Monday's defence white paper, the fifth to be published since 1995, said: "Should the Taiwan authorities go so far as to make a reckless attempt that constitutes a major incident of 'Taiwan independence', the Chinese people and armed forces will resolutely and thoroughly crush it at any cost."

The PLA navy was focusing on training amphibious combat forces, while the airforce was continuing to switch its emphasis from territorial defence of China to both "offensive and defensive operations", the paper said.

Both amphibious landings and the projection of air power across the ocean would be prerequisites for an operation against Taiwan.

The paper also emphasised the need for China to continue pruning its armed forces into a smaller, more skilled and technologically advanced force. "The PLA . . . aims at building qualitative efficiency instead of a mere quantitative scale, and transforming the military from a manpower-intensive one to a technology-intensive one," the paper said.

Bejing has looked abroad for aid in augmenting its military technology.

Beijing has been lobbying the European Union to lift its arms embargo on China, in place since the killings near Tiananmen Square, a move Washington has interpreted as an attempt to counterbalance the potential weapons sale to Taiwan. The Pentagon has reacted angrily to EU moves to lift the ban.

In addition to the navy and airforce, the white paper also focused on the PLA's "second artillery force", which is responsible for China's nuclear deterrent and its growing conventional missile armoury.

The combination of all three, says the paper, is aimed at "winning both command of the sea and command of the air, and conducting strategic counter-strikes".

That Europe, which has enjoyed the protection of American military might for almost six decades, would consciously decide to undermine the US military by selling advanced weaponry to an American rival - especially a repressive, totalitarian rival against which the US may very well find itself waging war - should be interpreted as nothing short of an openly hostile act by the EU against the US. A betrayal of massive proportions - not merely of the US, but of every democratic principle that the EU purports to espouse. Washington has strongly protested.

Washington said that the prospect that its Pacific forces could be threatened by advanced European weapons sold to China was unacceptable and that lifting the embargo would lead to restrictions on American co-operation with Europe on defence issues.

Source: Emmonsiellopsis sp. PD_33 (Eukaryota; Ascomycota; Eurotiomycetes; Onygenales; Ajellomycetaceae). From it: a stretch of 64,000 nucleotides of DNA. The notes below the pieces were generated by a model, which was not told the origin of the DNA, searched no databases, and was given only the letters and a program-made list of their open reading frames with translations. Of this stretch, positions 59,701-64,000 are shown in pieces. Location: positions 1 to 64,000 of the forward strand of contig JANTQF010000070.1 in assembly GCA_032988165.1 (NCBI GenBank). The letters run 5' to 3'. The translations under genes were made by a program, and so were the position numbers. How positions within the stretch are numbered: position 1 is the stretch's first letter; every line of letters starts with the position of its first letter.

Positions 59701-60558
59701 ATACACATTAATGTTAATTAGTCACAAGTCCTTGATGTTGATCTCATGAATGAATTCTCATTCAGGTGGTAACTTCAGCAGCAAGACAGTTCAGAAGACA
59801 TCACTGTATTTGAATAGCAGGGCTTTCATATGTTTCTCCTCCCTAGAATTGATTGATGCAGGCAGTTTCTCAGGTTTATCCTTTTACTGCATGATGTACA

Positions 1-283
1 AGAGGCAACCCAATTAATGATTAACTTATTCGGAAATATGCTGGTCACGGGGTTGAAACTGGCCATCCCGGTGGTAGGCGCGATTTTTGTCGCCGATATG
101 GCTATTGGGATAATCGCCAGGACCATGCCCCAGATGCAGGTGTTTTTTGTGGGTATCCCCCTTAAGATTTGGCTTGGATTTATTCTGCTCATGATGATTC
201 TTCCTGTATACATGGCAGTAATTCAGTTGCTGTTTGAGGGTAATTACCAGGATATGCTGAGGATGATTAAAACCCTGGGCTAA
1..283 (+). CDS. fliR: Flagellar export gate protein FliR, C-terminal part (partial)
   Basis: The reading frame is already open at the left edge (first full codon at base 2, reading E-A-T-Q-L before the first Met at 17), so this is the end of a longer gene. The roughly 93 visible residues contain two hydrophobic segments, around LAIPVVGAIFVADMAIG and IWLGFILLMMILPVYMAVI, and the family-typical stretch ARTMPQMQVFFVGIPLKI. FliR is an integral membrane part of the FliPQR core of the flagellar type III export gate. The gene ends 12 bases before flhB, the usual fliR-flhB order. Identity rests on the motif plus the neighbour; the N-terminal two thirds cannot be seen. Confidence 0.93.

“We can’t countenance the notion of advanced European weapons technology finding its way into the People’s Army and threatening our forces in the region, or Taiwan,” a US government official told The Times. “It is very close to the bone for us. It is not at all in the EU’s interest to lift the arms embargo.”

At an EU-China summit in The Hague, Jan Peter Balkenende, the Dutch Prime Minister, will tell Wen Jiabao, his Chinese counterpart, that Europe has agreed in principle to end the embargo once China improves its human rights record and the EU has agreed a new code of conduct for arms sales.

The embargo has become one of the most sensitive geo-political issues, with the United States worried that its European allies will be arming a country that it sees as a potential military rival. The US and EU each imposed an arms embargo after the Tiananmen Square massacre in 1989 but France and Germany have been pressing to end it to boost sales for their defence industries and to improve relations with Beijing.

If the EU carries through on its planned arms sale to China, the US should immediately end transatlantic military cooperation, not merely impose an embargo. The day US allies seek to arm an enemy of the US in defiance of American pleas - particularly an enemy that can attack US soil - those nations cease to be allies. Should Europe go through with this policy, the NATO alliance should be dissolved, American troops and equipment brought home from Europe, and the American nuclear umbrella retracted. Moreover, the EU should be advised that should the weapons it sells to China be used against the US, the EU will be held militarily responsible.

The Bush administration has made no pronounced effort to confront the rising threat from China, which is likely only to encourage Chinese ambitions. While Washington remains occupied chasing RPG-wielding thugs in Mosul and Baghdad, China has brilliantly manipulated its trade relationship with the US into a cash cow bringing home hundreds of billions in American dollars to fuel its military acquistions, research and ulimately geopolitical ambitions.